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dir-scr Peter Landesman
prd Ridley Scott, Giannina Scott, David Wolthoff, Larry Shuman, Elizabeth Cantillon
with Will Smith, Alec Baldwin, Gugu Mbatha-Raw, Albert Brooks, David Morse, Mike O'Malley, Adewale Akinnuoye-Agbaje, Eddie Marsan, Stephen Moyer, Luke Wilson, Arliss Howard, Paul Reiser
release US 25.Dec.15, UK 12.Feb.16
15/US Columbia 2h03
Head to head: Mbatha-Raw and Smith
|R E V I E W B Y R I C H C L I N E|
This is the story of the man who discovered that playing American football results in serious brain damage, a fact that has been ruthlessly suppressed by authorities. So the film is timely and important. It may feel rather over-serious, but the tone is balanced by rousing filmmaking skill and punchy energy. And it provides Will Smith with another showy, engaging role.
In 2002 Pittsburgh, Nigerian doctor Bennet Omalu (Smith) is a cause-of-death expert. Through his church, he takes in Kenyan immigrant Prema (Mbatha-Raw), who shakes up his life. When former football hero Mike (Morse) dies at 50, Bennet looks into his case, discovering brain trauma directly caused by the sport. And other ex-players are also suffering similar mental breakdowns. With the support of his boss (Brooks), Bennet presents his findings, and of course is brutally vilified by the NFL. Then a local doctor (Baldwin) tells him that the league has known about this issue for decades.
A surging James Newton Howard score informs us from the start that this is an Important Movie Based on a True Story. Writer-director Landesman offers a few moments of comical or romantic relief, but keeps the tone momentous, emphasising the the epic struggle to overcome obstacles as this foreigner threatens a fundamental element of American culture. The film's pacing is stately and urgent, which makes Bennet's work seriously inspiring in the face of government harassment, death threats and worse.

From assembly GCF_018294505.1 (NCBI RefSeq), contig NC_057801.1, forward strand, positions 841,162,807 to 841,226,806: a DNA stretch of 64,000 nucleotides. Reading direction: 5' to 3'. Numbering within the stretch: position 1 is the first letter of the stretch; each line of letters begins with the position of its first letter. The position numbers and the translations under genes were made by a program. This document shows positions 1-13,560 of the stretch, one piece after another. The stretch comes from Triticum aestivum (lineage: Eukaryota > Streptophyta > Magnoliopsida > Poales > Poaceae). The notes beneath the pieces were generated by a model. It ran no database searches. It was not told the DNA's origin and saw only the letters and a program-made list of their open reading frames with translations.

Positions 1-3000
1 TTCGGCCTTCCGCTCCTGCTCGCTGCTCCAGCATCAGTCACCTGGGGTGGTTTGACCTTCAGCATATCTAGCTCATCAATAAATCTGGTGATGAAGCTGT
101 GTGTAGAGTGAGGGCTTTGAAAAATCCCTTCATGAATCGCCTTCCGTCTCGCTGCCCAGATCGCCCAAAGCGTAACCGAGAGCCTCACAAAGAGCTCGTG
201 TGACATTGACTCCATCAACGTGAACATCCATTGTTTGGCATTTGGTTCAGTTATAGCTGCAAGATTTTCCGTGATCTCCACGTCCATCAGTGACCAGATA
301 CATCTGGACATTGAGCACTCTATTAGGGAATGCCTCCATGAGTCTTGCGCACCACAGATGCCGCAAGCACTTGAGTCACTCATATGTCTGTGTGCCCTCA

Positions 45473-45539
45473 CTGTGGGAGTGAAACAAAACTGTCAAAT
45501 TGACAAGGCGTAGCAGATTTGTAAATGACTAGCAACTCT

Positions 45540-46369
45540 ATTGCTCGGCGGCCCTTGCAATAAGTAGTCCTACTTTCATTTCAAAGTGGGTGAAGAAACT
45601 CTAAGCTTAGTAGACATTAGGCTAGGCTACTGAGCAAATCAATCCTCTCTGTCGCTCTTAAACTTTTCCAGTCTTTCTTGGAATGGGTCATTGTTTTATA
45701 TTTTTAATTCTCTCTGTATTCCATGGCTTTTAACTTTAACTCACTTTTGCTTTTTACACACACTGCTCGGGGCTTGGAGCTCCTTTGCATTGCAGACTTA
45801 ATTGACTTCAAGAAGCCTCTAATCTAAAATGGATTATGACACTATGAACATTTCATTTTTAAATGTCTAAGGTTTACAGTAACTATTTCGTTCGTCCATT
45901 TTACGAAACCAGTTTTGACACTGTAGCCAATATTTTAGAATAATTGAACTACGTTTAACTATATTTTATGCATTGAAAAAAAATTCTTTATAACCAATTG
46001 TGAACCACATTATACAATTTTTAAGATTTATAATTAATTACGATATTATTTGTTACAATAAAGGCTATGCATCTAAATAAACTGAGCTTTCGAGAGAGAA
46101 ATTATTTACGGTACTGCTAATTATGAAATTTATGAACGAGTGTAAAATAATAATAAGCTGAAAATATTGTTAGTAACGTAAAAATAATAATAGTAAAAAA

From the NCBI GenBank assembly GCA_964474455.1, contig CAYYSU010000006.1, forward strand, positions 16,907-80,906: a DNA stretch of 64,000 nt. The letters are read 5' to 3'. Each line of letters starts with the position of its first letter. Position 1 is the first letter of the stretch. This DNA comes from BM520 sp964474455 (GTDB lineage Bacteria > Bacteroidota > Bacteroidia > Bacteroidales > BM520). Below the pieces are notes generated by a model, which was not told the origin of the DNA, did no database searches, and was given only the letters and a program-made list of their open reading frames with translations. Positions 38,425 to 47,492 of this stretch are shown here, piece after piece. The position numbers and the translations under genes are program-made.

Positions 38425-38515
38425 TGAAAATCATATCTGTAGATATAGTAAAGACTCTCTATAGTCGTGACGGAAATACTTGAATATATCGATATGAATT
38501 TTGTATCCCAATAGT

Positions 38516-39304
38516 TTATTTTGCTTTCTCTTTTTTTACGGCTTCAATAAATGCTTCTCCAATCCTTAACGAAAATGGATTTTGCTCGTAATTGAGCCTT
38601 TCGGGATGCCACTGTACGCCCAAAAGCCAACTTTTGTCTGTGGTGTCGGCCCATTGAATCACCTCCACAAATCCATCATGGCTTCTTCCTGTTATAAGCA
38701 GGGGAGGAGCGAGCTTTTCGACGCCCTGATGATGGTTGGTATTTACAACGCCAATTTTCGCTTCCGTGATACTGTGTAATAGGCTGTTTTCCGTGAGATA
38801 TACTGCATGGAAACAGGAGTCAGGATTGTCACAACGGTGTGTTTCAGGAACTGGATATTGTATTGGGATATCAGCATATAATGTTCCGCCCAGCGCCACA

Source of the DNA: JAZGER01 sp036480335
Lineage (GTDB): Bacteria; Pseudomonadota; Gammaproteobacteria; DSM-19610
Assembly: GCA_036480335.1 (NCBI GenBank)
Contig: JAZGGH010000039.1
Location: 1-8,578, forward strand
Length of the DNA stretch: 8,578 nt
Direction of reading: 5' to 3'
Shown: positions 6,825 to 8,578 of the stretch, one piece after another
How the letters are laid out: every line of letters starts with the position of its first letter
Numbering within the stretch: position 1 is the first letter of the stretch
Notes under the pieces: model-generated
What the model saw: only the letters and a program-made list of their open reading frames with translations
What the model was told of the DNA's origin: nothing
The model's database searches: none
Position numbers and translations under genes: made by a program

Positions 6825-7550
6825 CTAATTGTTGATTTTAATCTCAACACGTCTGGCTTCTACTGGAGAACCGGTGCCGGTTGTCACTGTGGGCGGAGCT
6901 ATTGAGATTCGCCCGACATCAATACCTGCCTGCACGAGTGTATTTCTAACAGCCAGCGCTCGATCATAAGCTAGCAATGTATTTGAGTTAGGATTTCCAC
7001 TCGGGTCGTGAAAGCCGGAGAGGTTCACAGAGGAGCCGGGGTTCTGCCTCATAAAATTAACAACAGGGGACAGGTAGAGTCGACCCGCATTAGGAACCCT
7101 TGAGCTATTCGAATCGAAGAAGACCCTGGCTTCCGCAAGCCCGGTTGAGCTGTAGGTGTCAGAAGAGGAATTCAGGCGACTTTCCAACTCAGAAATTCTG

With a terrific sense of physicality, Smith captures Bennet's tenacity and charm to create a compelling central character. In an underwritten role, Mbatha-Raw offers strong chemistry as the smart, sexy woman who catches his eye. And the supporting cast is beefed up by expert scene-stealers like Baldwin and Brooks. Morse is especially notable in his brief role as a shattered Hall-of-Famer, as is Akinnuoye-Agbaje as a bullheaded player-turned-politician.
Looking at human anatomy, Bennet can't help but conclude that "God did not intend for us to play football", but his facts threaten a billion-dollar industry that's far more concerned about income than safety. This is a story about the power of the truth in the face of lies and corruption. Tragically, the sport remains deadly, injuring children and the professionals who don't seem to understand that all the money in the world won't give them the last 40 years of their life back. And perhaps this film will finally help that truth sink in.
|R E A D E R R E V I E W S|
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© 2015 by Rich Cline, Shadows on the Wall|
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